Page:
Notice how Matthew begins his genealogy: “The book of the genealogy of Jesus Christ, the son of David, the son of Abraham.” (Matthew 1:1) It was through the Abraham that God promised to bring blessing to all nations (Genesis 12:1-3) By linking Jesus to Abraham, Matthew wants us to see that Jesus is that long-awaited seed of Abraham. The reason for Matthew’s counting isn’t to specify the exact number of father‐to‐son generations but rather to break the list into 3 parts, putting 14 names in each. But what is up with that? Why 14?

Within the written Hebrew language, letters can also be used as their numbers; every letter is assigned a numerical value. The name of David in Hebrew is “דוד,” and from here we can do the simple math. The numerical value of the first and third letter “ד” (Hebrew: dalet) is 4. The middle letter “ו” (waw) has a numerical value of 6. Add the 3 numbers: 4+6+4=14, the numerical value of the name of “David.”

Skipping generations to create symbolic numbers in genealogies is a common Hebrew literary practice, dating back to the genealogies of Genesis (see the 10 generations in Genesis 5 or the 70 descendants in Genesis 11).

Furthermore, as the New Testament scholar Greg Mounce observes, Matthew purposely arranges the names from Abraham to David to Christ “in groups of fourteen to coincide with the three important stages of Jewish history: the account of God’s people leading up to Israel’s greatest king; the decline of the nation, ending in Babylonian exile; the restoration of God’s people with the advent of the Messiah.”

NT scholar RT France concurs and adds: “by organizing that history into a regular scheme of three groups of fourteen generations …it indicates that the time of preparation is now complete, and that in Jesus the time of fulfillment has arrived.” So to begin his gospel, Matthew emphasizes Israel’s lost glory in her decline from David to the exile, then presents Jesus as Israel’s new king (Matt 2:2–3; 21:5) and final hope.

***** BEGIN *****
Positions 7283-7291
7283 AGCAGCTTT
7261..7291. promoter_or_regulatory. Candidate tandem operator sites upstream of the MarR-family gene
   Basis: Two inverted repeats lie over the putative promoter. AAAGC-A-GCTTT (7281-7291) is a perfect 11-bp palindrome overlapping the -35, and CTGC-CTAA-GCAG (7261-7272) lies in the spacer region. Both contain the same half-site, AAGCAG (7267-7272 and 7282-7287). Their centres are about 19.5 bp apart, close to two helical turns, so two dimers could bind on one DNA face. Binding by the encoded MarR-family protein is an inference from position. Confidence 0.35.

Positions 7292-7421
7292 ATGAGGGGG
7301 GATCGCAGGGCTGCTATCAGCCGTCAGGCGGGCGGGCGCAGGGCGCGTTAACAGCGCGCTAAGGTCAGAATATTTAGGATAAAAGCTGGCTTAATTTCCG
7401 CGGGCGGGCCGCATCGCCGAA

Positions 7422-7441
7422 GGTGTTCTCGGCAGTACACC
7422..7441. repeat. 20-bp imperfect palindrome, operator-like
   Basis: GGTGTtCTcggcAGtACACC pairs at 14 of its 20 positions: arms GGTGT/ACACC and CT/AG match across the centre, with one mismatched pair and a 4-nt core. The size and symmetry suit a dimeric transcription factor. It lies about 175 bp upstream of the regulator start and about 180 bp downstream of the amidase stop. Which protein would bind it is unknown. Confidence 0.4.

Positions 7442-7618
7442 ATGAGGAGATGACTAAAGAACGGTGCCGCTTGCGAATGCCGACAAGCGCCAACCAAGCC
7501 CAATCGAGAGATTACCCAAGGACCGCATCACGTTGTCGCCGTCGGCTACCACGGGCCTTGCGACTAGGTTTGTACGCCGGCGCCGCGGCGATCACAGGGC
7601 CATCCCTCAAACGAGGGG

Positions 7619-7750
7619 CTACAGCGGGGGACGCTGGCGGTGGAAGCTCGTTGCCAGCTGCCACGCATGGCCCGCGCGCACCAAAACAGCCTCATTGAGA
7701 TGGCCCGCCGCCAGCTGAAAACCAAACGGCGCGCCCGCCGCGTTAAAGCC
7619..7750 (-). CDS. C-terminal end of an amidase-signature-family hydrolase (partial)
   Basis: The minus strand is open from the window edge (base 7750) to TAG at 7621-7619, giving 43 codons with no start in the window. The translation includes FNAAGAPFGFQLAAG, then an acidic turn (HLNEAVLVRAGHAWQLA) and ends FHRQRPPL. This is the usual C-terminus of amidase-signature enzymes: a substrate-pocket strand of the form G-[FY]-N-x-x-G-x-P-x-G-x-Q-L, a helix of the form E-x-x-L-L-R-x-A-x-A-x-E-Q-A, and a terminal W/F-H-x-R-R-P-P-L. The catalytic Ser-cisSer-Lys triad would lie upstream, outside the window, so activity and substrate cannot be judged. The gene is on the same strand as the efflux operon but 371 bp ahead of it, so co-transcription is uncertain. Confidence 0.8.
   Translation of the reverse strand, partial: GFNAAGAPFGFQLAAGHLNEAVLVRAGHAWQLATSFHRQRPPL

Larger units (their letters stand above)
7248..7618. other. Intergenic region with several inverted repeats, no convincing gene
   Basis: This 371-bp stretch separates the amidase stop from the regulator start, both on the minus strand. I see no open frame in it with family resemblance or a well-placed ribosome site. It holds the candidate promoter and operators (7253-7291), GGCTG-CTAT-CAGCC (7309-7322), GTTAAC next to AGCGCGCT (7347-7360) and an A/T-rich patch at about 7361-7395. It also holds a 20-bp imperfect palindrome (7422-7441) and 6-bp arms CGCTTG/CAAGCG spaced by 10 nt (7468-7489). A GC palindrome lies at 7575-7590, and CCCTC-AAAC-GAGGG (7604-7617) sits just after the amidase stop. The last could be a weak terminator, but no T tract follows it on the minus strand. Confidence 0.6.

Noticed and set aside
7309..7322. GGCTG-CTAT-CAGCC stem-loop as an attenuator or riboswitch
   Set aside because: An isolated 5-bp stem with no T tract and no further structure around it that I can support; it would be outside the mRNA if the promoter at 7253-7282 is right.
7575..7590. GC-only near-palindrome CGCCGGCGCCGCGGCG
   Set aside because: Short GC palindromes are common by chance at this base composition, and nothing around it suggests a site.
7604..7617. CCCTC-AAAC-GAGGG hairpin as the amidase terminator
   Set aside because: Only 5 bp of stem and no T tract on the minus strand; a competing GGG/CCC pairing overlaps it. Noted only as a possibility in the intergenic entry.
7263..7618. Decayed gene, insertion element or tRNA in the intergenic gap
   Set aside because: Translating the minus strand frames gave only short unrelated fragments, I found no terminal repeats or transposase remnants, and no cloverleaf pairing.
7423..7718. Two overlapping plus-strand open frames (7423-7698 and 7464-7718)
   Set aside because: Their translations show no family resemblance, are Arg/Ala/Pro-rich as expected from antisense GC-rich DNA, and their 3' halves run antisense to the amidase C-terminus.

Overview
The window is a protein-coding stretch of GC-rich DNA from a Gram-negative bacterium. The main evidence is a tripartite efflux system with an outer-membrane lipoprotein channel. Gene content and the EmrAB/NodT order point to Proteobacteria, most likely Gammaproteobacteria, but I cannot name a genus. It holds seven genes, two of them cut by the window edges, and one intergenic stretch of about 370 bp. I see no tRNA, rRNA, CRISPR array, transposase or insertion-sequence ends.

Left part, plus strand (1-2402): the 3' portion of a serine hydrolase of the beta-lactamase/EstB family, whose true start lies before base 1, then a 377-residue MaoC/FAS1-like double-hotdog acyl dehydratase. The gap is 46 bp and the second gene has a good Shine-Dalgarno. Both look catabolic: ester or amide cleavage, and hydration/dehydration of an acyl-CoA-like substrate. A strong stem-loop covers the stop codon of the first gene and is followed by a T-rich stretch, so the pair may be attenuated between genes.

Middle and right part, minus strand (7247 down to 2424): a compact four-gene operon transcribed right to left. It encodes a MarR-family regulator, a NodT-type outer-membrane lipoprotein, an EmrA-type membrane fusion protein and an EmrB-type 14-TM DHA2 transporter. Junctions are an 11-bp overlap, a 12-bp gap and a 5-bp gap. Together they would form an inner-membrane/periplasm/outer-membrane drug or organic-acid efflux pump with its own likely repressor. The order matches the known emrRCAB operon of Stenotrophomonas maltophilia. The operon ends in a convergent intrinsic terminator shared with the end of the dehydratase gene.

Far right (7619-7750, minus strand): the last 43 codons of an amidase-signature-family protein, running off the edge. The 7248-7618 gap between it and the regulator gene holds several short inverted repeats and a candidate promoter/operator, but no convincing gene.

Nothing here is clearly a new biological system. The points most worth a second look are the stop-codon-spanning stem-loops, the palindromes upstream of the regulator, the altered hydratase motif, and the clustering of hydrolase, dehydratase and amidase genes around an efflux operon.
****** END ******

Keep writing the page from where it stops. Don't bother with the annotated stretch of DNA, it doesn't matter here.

Matthew’s account of Jesus’ genealogy is a recapping of Israel’s history, showing its fall from the glory days of King David down into the Babylonian exile. One of Matthew’s major themes Israel’s history will sadly fall once again (which happened in 70 AD) but will rise out of the ashes in a new and unexpected way under the new king, Jesus Christ. (Matt 3:10, 11:21-23, 21:33-44, 23:34-36, 24:2-3, 8:11-13)


So in the end, I don’t think this is a damning contradiction. Bob fails to understand some basic nuances of Christian doctrine (the Incarnation). He questionably doesn’t cite fully that the Incarnation is part of the prophecy in Isaiah 9.

Bob also seems to be uninformed about the cultural context, which cared greatly for lineages and kept detailed records of them, as we saw from Josephus. And then he also too hastily disallows that both Mary and Joseph could be descendants of David, and dismisses that the gospel writers could have interest in both of their genealogies.

It’s odd to think that the two primary historians of the New Testament preserved two hopelessly contradictory genealogies and that copyists and editors carefully preserved and passed on amending these contradictory accounts, and not one early church father ever thought of changing them. It’s because they didn’t view them that way.

It’s because these two genealogies are not in conflict. They both show us that Jesus is the one who brought the blessing of Abraham to the world. Jesus is the one the prophets and psalmists wrote about – the Davidic king of Israel who blesses all nations.